A growing crack in an Antarctic ice shelf is poised to unleash an iceberg the size of Delaware into the ocean. The rift in the Larsen C ice shelf in western Antarctica was measured at more than 1,000 feet wide and 110 miles long, having grown by 50 miles since 2011.

Only 12 miles remain until the crack separates the iceberg entirely from the ice shelf. Scientists analyzing the developing rift say the breakaway could happen tomorrow or months from now.

“It is particularly hard to predict when it will occur,” Adrian Luckman of Project Midas, a research project studying the shelf, told USA Today in an email Monday. “I am quite surprised as to how long it is holding on.”

The rift in Larsen C first appeared in 2014. The shelf previously contained three portions: Larsen A broke off in 1995 while Larsen B broke off in 2002. Though the rift in Larsen C will cause a massive iceberg to break away from the shelf, it won’t cause a dramatic rise in sea level because ice shelves, by nature, already sit atop the water.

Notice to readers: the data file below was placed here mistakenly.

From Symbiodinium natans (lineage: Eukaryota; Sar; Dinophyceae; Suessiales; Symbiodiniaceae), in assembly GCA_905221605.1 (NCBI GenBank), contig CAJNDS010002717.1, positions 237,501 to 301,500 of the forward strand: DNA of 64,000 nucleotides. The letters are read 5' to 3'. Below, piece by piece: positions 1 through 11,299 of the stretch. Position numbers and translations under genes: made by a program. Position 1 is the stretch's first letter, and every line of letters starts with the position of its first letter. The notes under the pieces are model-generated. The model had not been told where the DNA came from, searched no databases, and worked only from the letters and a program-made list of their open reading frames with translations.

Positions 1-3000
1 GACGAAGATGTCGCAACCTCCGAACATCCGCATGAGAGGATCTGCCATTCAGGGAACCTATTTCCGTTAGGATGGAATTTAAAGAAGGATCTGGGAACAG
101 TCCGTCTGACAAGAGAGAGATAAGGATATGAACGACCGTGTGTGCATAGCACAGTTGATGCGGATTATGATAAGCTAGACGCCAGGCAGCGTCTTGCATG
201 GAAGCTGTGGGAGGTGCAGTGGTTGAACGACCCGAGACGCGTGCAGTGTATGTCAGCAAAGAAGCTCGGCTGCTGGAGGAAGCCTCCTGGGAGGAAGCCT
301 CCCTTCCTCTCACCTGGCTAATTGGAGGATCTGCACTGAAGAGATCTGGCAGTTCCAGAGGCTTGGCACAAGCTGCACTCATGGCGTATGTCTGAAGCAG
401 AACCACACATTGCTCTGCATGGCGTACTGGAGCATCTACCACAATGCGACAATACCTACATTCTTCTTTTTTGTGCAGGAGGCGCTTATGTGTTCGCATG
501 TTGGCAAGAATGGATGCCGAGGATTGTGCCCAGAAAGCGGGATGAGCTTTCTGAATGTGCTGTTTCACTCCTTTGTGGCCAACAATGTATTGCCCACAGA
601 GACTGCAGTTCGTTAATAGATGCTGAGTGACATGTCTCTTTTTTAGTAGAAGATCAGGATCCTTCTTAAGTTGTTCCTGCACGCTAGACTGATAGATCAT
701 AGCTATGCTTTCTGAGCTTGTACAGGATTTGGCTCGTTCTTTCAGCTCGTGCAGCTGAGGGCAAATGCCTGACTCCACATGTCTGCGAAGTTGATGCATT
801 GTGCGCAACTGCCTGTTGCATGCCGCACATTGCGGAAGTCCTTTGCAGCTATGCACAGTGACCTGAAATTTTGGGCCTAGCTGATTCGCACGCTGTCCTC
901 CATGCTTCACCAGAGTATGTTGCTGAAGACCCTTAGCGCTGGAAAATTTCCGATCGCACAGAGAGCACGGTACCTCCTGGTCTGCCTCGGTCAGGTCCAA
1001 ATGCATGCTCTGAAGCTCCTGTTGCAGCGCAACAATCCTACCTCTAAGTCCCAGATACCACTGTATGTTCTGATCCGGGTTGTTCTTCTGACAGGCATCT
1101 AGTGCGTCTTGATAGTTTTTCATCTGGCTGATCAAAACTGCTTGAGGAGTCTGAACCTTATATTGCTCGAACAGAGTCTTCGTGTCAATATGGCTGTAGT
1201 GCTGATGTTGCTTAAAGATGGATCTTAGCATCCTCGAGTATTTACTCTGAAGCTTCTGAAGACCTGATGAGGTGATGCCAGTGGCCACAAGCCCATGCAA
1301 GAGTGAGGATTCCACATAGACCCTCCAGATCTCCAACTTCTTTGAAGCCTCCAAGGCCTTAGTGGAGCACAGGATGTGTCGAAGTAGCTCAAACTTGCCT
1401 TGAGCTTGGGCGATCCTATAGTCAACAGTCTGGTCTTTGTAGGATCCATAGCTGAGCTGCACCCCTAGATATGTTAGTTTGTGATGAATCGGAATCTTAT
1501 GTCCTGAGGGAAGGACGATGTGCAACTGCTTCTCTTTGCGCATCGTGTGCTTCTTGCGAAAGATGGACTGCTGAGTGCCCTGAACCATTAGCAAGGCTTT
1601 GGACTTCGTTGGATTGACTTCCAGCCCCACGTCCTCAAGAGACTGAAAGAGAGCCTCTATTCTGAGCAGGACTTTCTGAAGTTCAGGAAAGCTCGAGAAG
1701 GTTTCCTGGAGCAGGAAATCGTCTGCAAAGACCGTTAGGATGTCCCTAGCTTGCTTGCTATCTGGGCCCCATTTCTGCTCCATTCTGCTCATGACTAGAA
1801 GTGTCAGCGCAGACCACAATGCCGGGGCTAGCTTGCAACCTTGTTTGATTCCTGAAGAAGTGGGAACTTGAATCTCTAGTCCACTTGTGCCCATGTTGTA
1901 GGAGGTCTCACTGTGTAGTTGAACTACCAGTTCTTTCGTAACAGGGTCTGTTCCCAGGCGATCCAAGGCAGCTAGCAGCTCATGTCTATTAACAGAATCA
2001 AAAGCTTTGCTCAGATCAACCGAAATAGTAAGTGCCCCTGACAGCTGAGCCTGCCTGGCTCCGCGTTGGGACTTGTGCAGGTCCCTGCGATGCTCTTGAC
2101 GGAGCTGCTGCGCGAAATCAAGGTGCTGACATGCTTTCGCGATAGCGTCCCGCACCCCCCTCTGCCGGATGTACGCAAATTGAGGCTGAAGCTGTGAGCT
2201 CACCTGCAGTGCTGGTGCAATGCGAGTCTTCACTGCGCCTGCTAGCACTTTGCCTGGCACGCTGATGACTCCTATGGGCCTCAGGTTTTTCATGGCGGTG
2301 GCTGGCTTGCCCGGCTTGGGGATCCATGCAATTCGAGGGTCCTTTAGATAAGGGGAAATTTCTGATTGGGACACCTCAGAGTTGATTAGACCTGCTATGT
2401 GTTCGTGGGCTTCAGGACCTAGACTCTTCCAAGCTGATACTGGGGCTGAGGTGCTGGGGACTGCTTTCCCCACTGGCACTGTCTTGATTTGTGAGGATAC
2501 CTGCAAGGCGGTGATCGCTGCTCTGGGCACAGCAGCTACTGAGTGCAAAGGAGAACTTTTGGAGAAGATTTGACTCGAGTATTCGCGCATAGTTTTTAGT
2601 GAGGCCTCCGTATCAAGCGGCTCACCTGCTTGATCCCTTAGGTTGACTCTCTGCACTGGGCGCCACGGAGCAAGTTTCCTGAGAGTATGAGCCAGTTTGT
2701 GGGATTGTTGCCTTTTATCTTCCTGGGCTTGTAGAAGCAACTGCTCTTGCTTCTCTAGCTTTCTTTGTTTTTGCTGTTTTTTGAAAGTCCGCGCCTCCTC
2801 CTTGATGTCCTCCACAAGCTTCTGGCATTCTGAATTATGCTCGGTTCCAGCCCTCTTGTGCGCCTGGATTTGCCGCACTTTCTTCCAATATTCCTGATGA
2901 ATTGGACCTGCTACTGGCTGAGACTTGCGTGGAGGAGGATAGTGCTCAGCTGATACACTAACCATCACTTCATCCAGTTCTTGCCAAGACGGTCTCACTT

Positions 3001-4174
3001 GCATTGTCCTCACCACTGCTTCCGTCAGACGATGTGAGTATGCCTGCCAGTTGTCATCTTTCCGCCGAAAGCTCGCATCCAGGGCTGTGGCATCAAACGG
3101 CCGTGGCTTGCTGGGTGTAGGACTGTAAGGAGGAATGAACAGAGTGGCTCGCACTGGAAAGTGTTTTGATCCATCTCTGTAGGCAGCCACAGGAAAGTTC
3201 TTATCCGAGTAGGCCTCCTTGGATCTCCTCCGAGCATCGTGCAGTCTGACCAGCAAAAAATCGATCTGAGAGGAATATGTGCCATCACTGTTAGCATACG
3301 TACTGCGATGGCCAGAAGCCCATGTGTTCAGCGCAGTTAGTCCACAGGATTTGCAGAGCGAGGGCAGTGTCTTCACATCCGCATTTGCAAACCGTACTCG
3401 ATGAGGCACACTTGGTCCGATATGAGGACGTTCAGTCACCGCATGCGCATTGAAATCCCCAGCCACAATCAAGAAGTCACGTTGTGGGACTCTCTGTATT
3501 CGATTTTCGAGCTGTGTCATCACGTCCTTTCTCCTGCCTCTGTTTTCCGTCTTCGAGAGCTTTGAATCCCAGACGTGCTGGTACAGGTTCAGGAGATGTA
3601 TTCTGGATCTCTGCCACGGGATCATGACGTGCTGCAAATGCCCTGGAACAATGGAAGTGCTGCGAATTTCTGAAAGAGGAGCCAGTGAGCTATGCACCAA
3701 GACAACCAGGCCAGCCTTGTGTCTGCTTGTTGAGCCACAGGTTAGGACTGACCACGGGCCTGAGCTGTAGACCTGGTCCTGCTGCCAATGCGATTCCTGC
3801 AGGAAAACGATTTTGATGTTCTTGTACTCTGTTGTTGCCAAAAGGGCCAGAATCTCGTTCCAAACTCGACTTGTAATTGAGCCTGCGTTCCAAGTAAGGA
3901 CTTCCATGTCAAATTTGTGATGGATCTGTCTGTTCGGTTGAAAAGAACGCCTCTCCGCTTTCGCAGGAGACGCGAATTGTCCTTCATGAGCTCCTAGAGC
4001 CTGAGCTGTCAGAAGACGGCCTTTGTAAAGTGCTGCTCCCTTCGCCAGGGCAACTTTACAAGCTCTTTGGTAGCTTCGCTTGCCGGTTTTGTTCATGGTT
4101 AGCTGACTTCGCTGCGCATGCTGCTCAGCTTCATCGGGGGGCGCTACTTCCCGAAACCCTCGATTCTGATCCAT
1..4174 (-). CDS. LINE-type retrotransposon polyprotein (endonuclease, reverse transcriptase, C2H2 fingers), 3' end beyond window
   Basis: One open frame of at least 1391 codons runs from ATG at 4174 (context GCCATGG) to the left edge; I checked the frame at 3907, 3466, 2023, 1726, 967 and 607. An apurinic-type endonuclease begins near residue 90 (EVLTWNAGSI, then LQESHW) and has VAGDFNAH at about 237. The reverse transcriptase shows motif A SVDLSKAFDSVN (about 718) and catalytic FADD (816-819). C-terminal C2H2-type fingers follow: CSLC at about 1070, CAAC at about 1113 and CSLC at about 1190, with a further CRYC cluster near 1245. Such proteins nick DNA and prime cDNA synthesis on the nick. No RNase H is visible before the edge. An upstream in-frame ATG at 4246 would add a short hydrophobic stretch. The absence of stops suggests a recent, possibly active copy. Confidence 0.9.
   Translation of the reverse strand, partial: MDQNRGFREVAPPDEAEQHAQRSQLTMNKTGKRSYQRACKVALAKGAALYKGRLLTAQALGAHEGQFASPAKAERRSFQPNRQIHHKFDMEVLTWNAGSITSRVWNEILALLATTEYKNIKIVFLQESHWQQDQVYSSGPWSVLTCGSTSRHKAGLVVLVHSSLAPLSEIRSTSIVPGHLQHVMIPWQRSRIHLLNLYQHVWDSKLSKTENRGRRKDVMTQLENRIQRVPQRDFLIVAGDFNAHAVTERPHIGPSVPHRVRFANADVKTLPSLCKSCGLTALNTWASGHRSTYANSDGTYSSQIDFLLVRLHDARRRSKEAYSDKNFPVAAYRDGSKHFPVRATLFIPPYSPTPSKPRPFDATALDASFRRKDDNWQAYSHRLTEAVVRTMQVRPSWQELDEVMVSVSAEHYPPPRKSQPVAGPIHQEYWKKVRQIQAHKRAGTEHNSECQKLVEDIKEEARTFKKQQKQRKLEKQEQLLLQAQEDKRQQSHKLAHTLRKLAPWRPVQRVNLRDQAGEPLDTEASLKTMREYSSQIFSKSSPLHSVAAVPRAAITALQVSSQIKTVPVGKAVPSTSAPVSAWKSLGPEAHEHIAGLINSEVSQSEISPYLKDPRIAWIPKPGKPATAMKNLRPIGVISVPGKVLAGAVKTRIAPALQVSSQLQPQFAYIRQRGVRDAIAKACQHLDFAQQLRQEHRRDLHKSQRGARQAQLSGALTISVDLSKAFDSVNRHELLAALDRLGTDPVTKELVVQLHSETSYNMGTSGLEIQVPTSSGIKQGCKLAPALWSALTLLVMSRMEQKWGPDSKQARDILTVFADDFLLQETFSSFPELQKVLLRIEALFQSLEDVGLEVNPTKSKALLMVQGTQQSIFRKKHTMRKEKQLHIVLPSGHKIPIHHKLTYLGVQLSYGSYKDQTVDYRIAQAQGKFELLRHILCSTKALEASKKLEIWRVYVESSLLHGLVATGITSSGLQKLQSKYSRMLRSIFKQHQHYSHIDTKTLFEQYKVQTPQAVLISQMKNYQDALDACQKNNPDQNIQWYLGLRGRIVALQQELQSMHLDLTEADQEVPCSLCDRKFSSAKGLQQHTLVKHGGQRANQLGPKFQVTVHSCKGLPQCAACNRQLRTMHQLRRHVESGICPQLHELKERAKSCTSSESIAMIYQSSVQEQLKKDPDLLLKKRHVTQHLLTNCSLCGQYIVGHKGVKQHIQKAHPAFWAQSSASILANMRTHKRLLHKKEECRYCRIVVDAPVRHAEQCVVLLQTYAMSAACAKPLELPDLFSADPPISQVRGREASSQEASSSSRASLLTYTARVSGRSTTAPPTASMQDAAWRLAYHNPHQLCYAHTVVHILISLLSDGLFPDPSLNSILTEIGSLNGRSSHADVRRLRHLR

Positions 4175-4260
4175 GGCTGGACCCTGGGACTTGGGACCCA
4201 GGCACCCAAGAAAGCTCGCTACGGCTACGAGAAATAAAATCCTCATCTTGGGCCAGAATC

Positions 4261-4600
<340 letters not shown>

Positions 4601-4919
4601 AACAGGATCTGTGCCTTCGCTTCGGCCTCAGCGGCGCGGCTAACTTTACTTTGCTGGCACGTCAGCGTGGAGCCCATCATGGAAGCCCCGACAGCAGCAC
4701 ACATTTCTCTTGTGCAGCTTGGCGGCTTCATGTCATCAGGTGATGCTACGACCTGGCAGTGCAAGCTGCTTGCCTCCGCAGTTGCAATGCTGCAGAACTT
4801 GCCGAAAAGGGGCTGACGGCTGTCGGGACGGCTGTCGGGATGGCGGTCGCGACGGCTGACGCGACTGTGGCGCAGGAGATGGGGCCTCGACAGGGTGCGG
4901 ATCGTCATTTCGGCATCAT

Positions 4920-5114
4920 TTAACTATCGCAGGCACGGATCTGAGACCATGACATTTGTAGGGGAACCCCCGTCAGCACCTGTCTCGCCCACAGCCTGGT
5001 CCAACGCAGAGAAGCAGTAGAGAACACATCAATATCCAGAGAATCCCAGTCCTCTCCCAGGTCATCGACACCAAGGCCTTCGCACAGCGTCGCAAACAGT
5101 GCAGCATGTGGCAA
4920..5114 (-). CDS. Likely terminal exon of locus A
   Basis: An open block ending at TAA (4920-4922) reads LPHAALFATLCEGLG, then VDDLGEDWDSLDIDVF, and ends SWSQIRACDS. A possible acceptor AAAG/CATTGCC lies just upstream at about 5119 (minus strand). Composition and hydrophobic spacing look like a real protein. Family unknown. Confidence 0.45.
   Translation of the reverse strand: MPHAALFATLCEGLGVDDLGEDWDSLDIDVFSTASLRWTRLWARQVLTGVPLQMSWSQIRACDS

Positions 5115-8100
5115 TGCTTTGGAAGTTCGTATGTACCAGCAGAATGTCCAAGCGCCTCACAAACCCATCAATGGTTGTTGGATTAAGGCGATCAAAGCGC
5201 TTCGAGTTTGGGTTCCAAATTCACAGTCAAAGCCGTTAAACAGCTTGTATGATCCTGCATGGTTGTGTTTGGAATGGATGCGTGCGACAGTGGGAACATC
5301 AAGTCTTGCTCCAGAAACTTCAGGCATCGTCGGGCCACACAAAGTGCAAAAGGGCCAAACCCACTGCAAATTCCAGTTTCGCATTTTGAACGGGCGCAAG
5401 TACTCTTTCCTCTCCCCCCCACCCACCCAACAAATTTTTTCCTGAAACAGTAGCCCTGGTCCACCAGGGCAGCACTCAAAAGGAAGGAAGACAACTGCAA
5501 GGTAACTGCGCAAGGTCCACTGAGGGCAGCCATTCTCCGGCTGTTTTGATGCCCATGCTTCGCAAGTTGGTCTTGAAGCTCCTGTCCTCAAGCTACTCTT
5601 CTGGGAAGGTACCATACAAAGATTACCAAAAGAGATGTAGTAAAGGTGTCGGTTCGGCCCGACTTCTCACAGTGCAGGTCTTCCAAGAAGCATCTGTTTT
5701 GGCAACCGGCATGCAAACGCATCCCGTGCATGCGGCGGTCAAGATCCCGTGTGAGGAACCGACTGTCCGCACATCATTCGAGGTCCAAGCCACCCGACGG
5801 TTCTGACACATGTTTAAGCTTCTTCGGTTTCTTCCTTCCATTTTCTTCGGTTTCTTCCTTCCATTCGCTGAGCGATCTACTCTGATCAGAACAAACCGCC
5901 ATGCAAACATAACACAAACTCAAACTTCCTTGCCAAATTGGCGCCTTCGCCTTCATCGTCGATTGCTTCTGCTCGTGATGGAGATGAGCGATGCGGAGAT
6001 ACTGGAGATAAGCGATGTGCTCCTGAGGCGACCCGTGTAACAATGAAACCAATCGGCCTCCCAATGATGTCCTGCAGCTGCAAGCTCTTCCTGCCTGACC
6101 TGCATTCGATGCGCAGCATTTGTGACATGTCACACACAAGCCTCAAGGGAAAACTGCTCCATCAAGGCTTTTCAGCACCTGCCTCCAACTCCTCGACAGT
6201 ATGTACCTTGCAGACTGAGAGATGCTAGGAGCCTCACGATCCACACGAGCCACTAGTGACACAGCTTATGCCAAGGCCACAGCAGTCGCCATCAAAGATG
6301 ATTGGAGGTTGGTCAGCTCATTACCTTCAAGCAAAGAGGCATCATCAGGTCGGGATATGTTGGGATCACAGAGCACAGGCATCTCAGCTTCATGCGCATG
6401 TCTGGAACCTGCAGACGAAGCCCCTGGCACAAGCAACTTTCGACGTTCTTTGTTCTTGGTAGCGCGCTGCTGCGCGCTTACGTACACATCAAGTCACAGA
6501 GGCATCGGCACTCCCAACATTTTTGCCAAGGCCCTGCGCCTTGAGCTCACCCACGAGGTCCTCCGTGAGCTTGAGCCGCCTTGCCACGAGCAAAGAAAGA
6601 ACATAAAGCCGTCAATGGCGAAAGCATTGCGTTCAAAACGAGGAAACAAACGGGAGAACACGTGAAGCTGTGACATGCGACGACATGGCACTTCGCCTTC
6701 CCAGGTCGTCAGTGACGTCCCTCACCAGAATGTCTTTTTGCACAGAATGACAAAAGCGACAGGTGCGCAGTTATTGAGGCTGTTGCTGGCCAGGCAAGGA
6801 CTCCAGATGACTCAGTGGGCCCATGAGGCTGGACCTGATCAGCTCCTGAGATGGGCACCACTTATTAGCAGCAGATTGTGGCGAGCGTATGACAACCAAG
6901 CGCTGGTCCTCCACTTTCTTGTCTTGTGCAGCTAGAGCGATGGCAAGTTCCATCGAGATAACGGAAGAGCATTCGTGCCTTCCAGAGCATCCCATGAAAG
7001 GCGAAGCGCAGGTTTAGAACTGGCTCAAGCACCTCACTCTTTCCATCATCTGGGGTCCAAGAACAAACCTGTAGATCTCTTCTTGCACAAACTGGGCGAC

“It’s already made its sea level rise contribution,” Martin O’Leary, a glaciologist with Project Midas told Gizmodo in February.

The effects of the shelf’s breakage are not entirely known because it is one of the largest calving events recorded, it has the potential to entirely reshape the landscape of the Antarctic Peninsula. Some researchers think that because the iceberg is so large, its fracture could make the rest of the ice shelf unstable and vulnerable to additional breakage.

Researchers at Project Midas cautioned that they hadn’t conclusively linked the calving event, a natural process, to climate change.

“Calving is not dependent at all on air temperatures,” Luckman said. “The ice that is fracturing is buried deep in the shelf and does not feel the change in seasons. If anything, I would say that winter might make the calving more likely because of mechanical stresses caused by wind and waves."

RTR3OUNE The Thwaites Glacier in Antarctica is seen in this undated NASA image. Photo: Reuters